The fruit synonymous with summer, plump tomatoes, descended from tiny wild ancestors. The genetic footprints left by that journey recently were traced by an international team of plant biologists. The deciphered DNA map of the tomato and its wild relatives points to ways that the fruit could be bred to survive in harsh, desert conditions, which may become more common as climate change reshapes the world.
Domesticated tomatoes' (Solanum lycopersicum) DNA showed signs of the artificial selection and breeding efforts that brought about their significantly larger, redder fruit compared with wild relatives. However, the domestication of the tomato came with genetic drawbacks.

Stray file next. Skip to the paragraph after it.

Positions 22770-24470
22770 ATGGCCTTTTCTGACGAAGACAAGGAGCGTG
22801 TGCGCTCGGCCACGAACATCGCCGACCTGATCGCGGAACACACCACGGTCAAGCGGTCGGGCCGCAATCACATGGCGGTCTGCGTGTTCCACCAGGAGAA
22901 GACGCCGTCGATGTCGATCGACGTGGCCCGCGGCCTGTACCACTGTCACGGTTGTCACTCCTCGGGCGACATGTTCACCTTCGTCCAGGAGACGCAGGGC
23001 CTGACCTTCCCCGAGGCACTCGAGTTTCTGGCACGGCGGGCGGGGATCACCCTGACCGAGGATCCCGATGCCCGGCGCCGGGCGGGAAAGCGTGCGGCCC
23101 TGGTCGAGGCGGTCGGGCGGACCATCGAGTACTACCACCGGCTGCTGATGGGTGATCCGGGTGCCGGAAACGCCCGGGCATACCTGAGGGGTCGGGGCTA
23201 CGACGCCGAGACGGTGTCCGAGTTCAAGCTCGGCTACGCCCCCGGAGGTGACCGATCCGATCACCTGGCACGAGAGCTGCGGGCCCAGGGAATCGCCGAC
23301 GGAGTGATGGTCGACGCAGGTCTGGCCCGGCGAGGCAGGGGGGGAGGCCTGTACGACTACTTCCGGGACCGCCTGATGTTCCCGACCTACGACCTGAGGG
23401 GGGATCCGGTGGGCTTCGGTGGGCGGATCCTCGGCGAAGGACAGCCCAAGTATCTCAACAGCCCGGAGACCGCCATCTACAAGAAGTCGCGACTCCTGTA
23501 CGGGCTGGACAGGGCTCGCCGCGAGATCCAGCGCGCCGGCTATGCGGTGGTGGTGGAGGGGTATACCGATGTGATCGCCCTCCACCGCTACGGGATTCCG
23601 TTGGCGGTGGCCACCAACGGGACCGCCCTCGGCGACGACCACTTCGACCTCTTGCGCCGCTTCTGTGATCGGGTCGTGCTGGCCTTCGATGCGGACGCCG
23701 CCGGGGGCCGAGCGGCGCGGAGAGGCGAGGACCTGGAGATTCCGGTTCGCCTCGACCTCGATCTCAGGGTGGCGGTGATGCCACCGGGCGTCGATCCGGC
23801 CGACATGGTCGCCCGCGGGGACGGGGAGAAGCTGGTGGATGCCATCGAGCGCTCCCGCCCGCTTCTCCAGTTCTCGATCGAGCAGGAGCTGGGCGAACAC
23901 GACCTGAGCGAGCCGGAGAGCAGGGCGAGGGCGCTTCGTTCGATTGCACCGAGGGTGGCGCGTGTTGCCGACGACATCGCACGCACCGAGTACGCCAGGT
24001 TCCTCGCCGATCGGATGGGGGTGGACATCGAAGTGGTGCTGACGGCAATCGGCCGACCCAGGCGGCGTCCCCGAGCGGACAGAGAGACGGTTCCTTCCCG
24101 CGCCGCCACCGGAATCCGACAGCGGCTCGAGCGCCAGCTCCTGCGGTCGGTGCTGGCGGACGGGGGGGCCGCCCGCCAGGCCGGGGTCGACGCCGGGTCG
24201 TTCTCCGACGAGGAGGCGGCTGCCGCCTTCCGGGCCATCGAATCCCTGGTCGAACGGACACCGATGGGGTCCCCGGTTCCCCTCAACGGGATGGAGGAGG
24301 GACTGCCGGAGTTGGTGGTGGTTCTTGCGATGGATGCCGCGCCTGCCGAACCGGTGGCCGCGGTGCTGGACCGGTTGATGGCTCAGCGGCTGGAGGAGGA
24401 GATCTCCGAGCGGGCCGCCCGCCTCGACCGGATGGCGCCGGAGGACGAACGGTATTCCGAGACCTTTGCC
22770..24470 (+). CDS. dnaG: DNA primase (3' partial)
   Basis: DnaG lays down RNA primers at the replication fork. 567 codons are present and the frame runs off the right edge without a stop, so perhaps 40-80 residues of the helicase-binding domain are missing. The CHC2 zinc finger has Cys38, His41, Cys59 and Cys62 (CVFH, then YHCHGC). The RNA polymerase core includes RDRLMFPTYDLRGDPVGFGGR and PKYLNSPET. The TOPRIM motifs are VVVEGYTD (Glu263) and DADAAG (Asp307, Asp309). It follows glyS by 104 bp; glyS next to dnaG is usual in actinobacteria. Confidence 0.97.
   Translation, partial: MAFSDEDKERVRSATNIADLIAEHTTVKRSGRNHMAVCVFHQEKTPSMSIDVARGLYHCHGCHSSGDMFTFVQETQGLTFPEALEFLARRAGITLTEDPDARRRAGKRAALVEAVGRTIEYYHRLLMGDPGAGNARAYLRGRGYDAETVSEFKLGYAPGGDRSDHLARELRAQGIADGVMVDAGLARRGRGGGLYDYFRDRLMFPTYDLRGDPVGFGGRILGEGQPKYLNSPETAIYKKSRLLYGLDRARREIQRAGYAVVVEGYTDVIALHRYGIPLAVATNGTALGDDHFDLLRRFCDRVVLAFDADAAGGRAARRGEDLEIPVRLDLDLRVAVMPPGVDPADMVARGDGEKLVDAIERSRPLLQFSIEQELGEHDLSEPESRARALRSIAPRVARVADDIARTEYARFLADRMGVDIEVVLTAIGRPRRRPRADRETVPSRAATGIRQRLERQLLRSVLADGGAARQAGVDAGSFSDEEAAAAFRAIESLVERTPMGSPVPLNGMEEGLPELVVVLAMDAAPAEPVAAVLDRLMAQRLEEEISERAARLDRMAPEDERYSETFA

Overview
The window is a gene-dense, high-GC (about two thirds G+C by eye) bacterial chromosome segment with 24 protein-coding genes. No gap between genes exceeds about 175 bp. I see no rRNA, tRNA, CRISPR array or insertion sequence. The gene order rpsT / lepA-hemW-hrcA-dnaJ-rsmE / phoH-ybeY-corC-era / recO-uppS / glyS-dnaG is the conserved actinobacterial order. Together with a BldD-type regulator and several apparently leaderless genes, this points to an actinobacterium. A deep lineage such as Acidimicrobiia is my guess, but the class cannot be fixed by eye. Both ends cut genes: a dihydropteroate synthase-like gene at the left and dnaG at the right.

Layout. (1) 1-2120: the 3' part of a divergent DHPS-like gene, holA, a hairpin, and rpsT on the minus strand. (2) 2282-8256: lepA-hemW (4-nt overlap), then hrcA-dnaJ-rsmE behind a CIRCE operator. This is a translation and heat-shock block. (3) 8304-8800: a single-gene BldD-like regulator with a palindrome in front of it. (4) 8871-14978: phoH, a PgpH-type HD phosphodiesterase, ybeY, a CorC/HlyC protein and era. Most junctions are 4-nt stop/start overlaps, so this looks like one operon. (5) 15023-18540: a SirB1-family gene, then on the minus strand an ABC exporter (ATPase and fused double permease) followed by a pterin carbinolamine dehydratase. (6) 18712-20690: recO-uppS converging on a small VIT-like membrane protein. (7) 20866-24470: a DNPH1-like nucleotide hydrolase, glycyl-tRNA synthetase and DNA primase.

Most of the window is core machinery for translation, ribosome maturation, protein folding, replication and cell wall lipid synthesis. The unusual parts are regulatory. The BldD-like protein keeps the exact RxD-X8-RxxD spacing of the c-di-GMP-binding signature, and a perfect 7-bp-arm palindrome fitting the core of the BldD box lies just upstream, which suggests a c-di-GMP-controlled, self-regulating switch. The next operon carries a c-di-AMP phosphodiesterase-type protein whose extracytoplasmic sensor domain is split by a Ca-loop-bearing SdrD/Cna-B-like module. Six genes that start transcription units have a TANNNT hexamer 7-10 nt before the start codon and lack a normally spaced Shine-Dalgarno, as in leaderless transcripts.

Centuries ago, the tomato appeared on European tables after Spanish conquistadors brought the plant from its Western Hemisphere homeland. Only a few plants and seeds made the journey across the Atlantic, which created what geneticists call a bottleneck, or a serious reduction in population that resulted in lower genetic diversity.